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Achieving best practice tariff may not reflect improved survival after hip fracture treatment

Authors Khan SK, Shirley MDF, Glennie C, Fearon PV, Deehan DJ

Received 8 April 2014

Accepted for publication 29 May 2014

Published 1 December 2014 Volume 2014:9 Pages 2097—2102

DOI https://doi.org/10.2147/CIA.S65736

Checked for plagiarism Yes

Review by Single-blind

Peer reviewer comments 4

Sameer K Khan,1 Mark DF Shirley,2 Clare Glennie,1 Paul V Fearon,1 David J Deehan1

1The Newcastle upon Tyne Hospitals NHS Foundation Trust, 2School of Biology, Newcastle University, Newcastle upon Tyne, UK

Objective: The best practice tariff (BPT) incentivizes hospitals in the England and Wales National Health Service to provide multiprofessional care to patients with hip fractures. The initial six targets included: 1) admission under consultant-led joint orthopedic–geriatric care, 2) multidisciplinary assessment protocol on admission, 3) surgery within 36 hours, 4) geriatrician review within 72 hours, 5) multiprofessional rehabilitation, and 6) assessment for falls and bone protection. We aimed to examine the relationship between BPT achievement and important patient outcomes and whether the BPT could predict these independently of other validated predictors.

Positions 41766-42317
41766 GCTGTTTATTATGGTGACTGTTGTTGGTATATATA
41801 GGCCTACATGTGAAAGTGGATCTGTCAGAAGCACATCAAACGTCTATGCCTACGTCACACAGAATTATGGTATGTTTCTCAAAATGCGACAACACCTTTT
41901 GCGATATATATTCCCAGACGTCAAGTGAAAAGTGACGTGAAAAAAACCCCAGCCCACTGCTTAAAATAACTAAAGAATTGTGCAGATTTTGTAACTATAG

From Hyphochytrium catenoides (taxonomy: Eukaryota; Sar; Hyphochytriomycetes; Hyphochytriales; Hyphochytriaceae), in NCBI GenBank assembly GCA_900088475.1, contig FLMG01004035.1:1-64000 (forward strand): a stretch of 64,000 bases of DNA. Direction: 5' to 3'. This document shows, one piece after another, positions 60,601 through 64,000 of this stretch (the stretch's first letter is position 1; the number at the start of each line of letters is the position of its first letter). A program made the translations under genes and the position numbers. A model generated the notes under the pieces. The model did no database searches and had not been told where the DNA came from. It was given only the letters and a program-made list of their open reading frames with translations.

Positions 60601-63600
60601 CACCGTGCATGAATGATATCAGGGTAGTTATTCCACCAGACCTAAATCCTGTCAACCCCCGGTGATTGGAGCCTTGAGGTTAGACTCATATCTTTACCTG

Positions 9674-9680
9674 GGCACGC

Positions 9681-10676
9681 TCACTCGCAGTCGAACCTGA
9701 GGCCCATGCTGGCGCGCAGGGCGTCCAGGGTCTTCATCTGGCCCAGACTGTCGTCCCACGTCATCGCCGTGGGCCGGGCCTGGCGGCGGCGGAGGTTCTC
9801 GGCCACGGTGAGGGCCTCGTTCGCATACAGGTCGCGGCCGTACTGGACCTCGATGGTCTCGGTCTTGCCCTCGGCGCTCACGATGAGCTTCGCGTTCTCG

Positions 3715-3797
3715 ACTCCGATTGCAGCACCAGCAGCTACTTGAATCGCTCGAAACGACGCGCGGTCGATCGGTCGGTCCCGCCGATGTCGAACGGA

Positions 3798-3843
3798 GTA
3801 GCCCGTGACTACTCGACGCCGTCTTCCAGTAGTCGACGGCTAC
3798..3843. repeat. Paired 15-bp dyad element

Materials and methods: A retrospective review was conducted on 516 patient episodes. Four outcomes were defined: 1) 30-day mortality, 2) 365-day mortality, 3) postoperative length of stay on trauma ward (LOS-T), and 4) total post-operative hospital LOS (LOS-H). Patient episodes were grouped as follows: 1) group 1, pre-BPT, 2) group 2, BPT achievers, 3) group 3, BPT fails. These were compared for mortality (χ2 test) and for LOS (Kruskal–Wallis test). Event analysis was done for groups 2 and 3 using generalized linear modeling, with age, sex, American Society of Anesthesiologists grade, hemoglobin, albumin, creatinine, and BPT achievement evaluated as predictors.
Results: The three groups did not differ significantly in baseline characteristics or outcomes. In the event analysis, the risk of 30-day mortality was related only to abnormal creatinine (P=0.025); mortality at 365 days was related significantly to low albumin (P=0.023) and weakly to abnormal creatinine (P=0.089). The risks of both increased LOS-T and LOS-H were related to age only (P=0.052, P<0.001, respectively).
Conclusion: Achieving BPT does not predict any outcome of interest on its own.

Keywords: hip fractures, best practice tariff, mortality

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